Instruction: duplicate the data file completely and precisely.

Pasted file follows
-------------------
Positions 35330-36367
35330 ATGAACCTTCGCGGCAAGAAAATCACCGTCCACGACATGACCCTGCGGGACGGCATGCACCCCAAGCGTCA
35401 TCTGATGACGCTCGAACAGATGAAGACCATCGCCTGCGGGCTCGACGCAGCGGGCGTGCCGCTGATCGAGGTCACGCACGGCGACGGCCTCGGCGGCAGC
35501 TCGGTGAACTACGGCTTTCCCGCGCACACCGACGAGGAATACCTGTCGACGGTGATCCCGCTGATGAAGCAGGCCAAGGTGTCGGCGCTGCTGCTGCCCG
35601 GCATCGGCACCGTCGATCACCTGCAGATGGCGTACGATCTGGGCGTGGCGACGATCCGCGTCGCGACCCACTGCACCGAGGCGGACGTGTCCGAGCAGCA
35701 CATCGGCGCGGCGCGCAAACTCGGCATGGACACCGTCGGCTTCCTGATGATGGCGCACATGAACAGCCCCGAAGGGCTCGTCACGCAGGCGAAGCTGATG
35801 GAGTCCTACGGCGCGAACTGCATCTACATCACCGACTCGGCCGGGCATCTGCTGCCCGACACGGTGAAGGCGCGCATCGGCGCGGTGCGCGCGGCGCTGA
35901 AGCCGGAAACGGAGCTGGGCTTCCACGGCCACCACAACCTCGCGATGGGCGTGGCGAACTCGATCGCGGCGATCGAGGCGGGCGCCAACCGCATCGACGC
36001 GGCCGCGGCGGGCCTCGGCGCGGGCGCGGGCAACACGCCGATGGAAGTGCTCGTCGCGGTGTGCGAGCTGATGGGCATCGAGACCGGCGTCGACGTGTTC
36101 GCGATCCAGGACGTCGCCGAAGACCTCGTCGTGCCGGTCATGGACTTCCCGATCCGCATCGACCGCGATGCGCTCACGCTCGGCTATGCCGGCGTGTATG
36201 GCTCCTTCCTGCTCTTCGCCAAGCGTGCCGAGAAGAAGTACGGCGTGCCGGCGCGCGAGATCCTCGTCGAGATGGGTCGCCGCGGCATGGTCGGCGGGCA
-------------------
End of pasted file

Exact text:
Positions 35330-36367
35330 ATGAACCTTCGCGGCAAGAAAATCACCGTCCACGACATGACCCTGCGGGACGGCATGCACCCCAAGCGTCA
35401 TCTGATGACGCTCGAACAGATGAAGACCATCGCCTGCGGGCTCGACGCAGCGGGCGTGCCGCTGATCGAGGTCACGCACGGCGACGGCCTCGGCGGCAGC
35501 TCGGTGAACTACGGCTTTCCCGCGCACACCGACGAGGAATACCTGTCGACGGTGATCCCGCTGATGAAGCAGGCCAAGGTGTCGGCGCTGCTGCTGCCCG
35601 GCATCGGCACCGTCGATCACCTGCAGATGGCGTACGATCTGGGCGTGGCGACGATCCGCGTCGCGACCCACTGCACCGAGGCGGACGTGTCCGAGCAGCA
35701 CATCGGCGCGGCGCGCAAACTCGGCATGGACACCGTCGGCTTCCTGATGATGGCGCACATGAACAGCCCCGAAGGGCTCGTCACGCAGGCGAAGCTGATG
35801 GAGTCCTACGGCGCGAACTGCATCTACATCACCGACTCGGCCGGGCATCTGCTGCCCGACACGGTGAAGGCGCGCATCGGCGCGGTGCGCGCGGCGCTGA
35901 AGCCGGAAACGGAGCTGGGCTTCCACGGCCACCACAACCTCGCGATGGGCGTGGCGAACTCGATCGCGGCGATCGAGGCGGGCGCCAACCGCATCGACGC
36001 GGCCGCGGCGGGCCTCGGCGCGGGCGCGGGCAACACGCCGATGGAAGTGCTCGTCGCGGTGTGCGAGCTGATGGGCATCGAGACCGGCGTCGACGTGTTC
36101 GCGATCCAGGACGTCGCCGAAGACCTCGTCGTGCCGGTCATGGACTTCCCGATCCGCATCGACCGCGATGCGCTCACGCTCGGCTATGCCGGCGTGTATG
36201 GCTCCTTCCTGCTCTTCGCCAAGCGTGCCGAGAAGAAGTACGGCGTGCCGGCGCGCGAGATCCTCGTCGAGATGGGTCGCCGCGGCATGGTCGGCGGGCA